OK, here is my first attempt at homemade seitan. It was surprisingly easy too, the hardest part was the simmering for an hour and the cooling. I was just in a hurry to try it. This is not my recipe, it comes from Isa at the PostPunkKitchen. I just wanted to add some pictures along with the recipe. I made a General Tso's Seitan tonight that was out of this world! I will post that recipe tomorrow night. In the meantime, I give you seitan...
1 1/2 cups vital wheat gluten flour
1/4 cup nutritional yeast flakes
1 cup very cold water or vegetable broth
1/2 cup soy sauce (I used Braggs)
1 tablespoon tomato paste
2 cloves garlic, pressed or grated
on a microplane grater
1 teaspoon finely grated lemon zest
10 cups cold water or cold veggie broth
1/2 cup soy sauce
NOTE* I found that this broth made the seitan just too salty if you plan on marinating the seitan for another recipe later on. If you do plan on marinating for another recipe, use plain water and soy sauce, ditch the broth.
In a large bowl, mix together Vital Wheat Gluten Flour and nutritional yeast flakes. In a seperate bowl, mix together reamining ingredients: water or veg broth, soy sauce. tomato paste, garlic, lemon zest.
Pour the wet ingredients into the dry and combine with a firm spatula, knead dough for about 3 minutes until a spongy, elastic dough is formed. I kneaded mine in the mixer, worked great. Let the dough rest for a couple of minutes and prepare your simmering broth, but don't start boiling it.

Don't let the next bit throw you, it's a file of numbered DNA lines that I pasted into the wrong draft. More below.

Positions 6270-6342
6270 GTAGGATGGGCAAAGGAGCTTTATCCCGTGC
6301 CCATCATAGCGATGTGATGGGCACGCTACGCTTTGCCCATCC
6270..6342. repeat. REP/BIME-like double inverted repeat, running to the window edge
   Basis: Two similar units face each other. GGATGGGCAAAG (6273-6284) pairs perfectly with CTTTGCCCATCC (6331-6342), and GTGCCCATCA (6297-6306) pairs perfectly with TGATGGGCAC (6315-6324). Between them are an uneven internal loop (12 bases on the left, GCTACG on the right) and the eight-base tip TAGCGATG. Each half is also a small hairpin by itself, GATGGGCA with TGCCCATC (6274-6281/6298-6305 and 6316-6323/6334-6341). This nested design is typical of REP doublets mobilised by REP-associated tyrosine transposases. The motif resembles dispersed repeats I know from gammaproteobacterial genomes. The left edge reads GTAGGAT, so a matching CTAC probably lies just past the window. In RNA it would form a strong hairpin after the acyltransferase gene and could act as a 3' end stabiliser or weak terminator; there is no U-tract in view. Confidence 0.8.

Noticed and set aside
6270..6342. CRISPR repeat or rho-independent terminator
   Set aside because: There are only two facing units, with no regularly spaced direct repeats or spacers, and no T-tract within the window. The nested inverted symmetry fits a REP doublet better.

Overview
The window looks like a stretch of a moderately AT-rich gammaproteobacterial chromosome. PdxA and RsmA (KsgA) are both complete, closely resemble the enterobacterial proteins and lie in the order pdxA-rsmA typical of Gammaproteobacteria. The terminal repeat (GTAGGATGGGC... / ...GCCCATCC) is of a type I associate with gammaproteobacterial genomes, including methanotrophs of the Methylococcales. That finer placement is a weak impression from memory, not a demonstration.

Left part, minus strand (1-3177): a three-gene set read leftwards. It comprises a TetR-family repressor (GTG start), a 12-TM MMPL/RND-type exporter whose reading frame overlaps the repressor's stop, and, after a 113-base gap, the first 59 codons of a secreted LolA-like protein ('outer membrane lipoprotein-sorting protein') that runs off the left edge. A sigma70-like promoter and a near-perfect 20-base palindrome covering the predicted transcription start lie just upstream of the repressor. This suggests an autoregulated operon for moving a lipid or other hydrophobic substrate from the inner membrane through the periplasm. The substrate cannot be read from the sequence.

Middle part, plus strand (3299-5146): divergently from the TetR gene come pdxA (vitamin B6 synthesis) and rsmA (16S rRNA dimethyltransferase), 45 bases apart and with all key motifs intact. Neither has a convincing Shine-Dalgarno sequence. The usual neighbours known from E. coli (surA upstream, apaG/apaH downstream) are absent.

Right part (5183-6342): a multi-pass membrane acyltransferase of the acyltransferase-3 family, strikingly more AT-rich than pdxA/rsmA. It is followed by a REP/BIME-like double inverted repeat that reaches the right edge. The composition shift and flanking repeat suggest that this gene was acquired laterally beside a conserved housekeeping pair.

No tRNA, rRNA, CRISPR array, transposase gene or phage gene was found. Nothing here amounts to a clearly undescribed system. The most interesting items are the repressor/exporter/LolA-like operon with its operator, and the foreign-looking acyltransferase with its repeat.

Now roll your dough into a log shape about 8 inches long and cut into 3 equal sized pieces. I just grabbed the ball of dough and tore pieces off, it gave the seitan a nice bite size shape, similar to mock meat I guess. The dough should not be sticky, it should fall right off of your fingers, but it should also not fall apart, it should hold shape. If it does not, adjust flour/water. Place the pieces in the broth. It is important that the water/broth be very cold when you add the dough, it helps with the texture and ensures that it doesn't fall apart. Partially cover the pot (leave a little space for steam to escape) and bring to a boil.
When the water has come to a boil set the heat to low and gently simmer for an hour, turning the pieces every now and again.
Now you've got gluten. Let it cool in the simmering broth for at least a half an hour. It is best if it cools completely. While it's cooling, you may feel the texture is soft like raw dough. DON'T worry like I did, as it cools it firms up into a nice texture. You must cool it for it to firm up though!
What you do next depends on the recipe you are using. If it calls for gluten use it as is. If you want to store some of it for later use put it in a sealable container covered in the simmering broth.